Even mild COVID could affect long-term heart health, study suggests

Dr. Evelina Grayver considered herself an athlete. The 42-year-old cardiologist, who spent years working out daily, managed to stay COVID-free until January 2021. But since then, she has had difficulty doing things she normally would. 

“I walked up one flight of stairs and had to sit down because I couldn’t breathe,” Grayver said. 

Grayver, the director of Women’s Heart Health at Northwell Health, is one of the hundreds of thousands now victims of what’s known as long COVID — a syndrome that leaves people with

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New heart research shows long-term health effects of Covid

As far as Michelle Wilson knew, she’d recovered from Covid-19.

Wilson, 65, contracted the virus in November 2020. Her illness, she said, was mild, and she was feeling ready to go back to work as a nurse in St. Louis by early December.

Full coverage of the Covid-19 pandemic

That’s when her heart problems began.

“I literally woke up one morning, and my heart was racing and beating erratically,” Wilson recalled. “I was having intense chest pain.”

Fortunately, Wilson was not having a heart attack. But she did develop long-term heart problems, including high blood pressure, putting her at

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Barbra Streisand on COVID’s long-term issues

Barbra Streisand and Dr. C. Noel Bairey Merz

The last thing we need during the holidays – especially amid a global pandemic – is another reason to worry, but women, in particular, should be concerned about their heart health.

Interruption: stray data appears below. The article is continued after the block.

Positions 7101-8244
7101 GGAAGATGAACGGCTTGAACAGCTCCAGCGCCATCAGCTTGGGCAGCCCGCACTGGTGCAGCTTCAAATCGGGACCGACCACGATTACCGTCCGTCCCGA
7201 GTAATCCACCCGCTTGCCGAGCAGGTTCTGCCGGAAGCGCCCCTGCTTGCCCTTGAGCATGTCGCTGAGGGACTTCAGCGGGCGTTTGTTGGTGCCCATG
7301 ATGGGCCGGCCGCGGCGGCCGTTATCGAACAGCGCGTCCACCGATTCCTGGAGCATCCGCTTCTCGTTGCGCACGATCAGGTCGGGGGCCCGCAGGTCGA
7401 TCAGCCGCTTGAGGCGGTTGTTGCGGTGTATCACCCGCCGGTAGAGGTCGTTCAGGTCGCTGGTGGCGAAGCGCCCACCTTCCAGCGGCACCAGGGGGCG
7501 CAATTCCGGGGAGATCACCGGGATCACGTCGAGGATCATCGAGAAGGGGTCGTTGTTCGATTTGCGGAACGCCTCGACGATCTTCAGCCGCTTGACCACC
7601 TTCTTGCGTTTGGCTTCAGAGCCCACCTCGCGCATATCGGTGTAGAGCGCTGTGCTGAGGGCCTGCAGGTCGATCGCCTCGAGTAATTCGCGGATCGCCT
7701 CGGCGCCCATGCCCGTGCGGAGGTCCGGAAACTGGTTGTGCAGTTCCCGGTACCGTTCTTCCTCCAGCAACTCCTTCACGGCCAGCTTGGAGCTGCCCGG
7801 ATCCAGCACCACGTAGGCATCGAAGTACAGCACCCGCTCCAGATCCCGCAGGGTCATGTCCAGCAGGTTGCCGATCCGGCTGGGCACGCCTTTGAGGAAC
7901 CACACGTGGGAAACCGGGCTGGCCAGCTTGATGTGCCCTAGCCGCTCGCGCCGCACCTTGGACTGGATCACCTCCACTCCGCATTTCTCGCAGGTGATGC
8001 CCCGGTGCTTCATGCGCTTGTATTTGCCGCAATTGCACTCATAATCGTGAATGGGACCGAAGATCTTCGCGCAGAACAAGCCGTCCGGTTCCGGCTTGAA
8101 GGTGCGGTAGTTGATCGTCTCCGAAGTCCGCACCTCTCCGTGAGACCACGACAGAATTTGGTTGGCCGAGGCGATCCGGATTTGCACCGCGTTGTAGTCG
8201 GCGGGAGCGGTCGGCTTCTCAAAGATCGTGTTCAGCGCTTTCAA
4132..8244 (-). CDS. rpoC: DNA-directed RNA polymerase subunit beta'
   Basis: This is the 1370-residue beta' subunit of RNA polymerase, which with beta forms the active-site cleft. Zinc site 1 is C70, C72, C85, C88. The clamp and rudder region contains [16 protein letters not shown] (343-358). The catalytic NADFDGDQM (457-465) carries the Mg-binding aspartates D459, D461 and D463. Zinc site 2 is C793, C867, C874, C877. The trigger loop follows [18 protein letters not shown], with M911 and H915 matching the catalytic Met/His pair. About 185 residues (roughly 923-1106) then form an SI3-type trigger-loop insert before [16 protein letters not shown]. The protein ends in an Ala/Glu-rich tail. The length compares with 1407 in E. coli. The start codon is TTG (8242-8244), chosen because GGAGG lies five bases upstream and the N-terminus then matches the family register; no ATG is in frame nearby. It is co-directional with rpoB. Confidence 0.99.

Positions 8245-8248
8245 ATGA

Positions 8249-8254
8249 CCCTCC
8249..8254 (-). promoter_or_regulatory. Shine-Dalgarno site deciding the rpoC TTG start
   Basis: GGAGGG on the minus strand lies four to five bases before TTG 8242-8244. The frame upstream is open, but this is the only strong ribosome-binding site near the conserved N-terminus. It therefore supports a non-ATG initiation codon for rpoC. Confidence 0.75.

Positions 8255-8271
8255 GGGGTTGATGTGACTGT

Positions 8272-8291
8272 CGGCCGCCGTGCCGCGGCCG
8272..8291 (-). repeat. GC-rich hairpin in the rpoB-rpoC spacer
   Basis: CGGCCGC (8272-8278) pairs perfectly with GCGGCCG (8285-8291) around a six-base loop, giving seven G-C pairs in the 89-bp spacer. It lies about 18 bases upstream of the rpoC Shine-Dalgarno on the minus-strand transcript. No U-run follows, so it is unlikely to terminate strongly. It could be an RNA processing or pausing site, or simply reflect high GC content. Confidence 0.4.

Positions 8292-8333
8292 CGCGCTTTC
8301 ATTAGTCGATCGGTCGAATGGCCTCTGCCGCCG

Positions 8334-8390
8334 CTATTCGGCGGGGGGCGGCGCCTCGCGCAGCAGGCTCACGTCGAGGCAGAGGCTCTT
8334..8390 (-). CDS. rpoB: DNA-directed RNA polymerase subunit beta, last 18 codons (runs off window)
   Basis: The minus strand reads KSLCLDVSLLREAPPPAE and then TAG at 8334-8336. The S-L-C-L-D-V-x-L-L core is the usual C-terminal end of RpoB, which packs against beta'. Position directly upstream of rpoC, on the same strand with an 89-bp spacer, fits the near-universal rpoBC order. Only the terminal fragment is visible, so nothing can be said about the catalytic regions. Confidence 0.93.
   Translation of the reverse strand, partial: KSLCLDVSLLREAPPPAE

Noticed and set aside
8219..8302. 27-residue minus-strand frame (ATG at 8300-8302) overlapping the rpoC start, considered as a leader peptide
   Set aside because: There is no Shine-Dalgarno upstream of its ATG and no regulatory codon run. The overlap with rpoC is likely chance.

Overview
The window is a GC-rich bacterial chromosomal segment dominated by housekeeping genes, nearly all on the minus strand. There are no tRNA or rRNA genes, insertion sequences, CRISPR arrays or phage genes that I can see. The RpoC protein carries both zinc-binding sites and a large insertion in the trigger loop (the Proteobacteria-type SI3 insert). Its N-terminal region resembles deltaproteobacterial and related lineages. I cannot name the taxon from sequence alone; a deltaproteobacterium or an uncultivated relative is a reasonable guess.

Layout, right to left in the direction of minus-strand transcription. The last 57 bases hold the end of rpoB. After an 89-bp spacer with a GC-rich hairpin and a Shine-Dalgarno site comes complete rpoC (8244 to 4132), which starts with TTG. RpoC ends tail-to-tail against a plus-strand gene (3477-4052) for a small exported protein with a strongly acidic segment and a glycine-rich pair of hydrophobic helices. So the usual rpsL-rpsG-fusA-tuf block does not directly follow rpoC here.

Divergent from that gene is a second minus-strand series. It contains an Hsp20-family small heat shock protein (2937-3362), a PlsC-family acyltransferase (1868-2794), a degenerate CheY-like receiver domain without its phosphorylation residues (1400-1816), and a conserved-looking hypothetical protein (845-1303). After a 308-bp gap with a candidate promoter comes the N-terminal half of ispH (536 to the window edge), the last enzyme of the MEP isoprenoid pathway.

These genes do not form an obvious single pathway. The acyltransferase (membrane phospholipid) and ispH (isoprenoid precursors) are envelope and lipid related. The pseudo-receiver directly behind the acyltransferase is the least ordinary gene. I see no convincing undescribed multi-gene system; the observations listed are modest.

A decade ago, we joined forces to combat gender inequity in cardiovascular research, treatment and prevention. We knew heart disease was seen as a “men’s disease” despite being the No. 1 killer of women in the United States, that women were excluded from research studies, and that even many doctors didn’t know that women’s and men’s hearts and symptoms are

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This Diet and Exercise Combo Is the Key to Long-Term Weight Loss, New Study Says

Worldwide, the prevalence of obesity has nearly tripled since 1975. Today, there are 650 million people who qualify as obese, according to the World Health Organization (WHO). Obesity can lead to serious health conditions, like heart disease and type 2 diabetes, and treating obesity—that is, losing weight and keeping it off—is not easy.

A new study published in the New England Journal of Medicine endeavored to find the most effective way to maintain healthy weight loss. In a randomized clinical trial, the researchers looked at 215 participants with obesity and found that the most effective way to lose and

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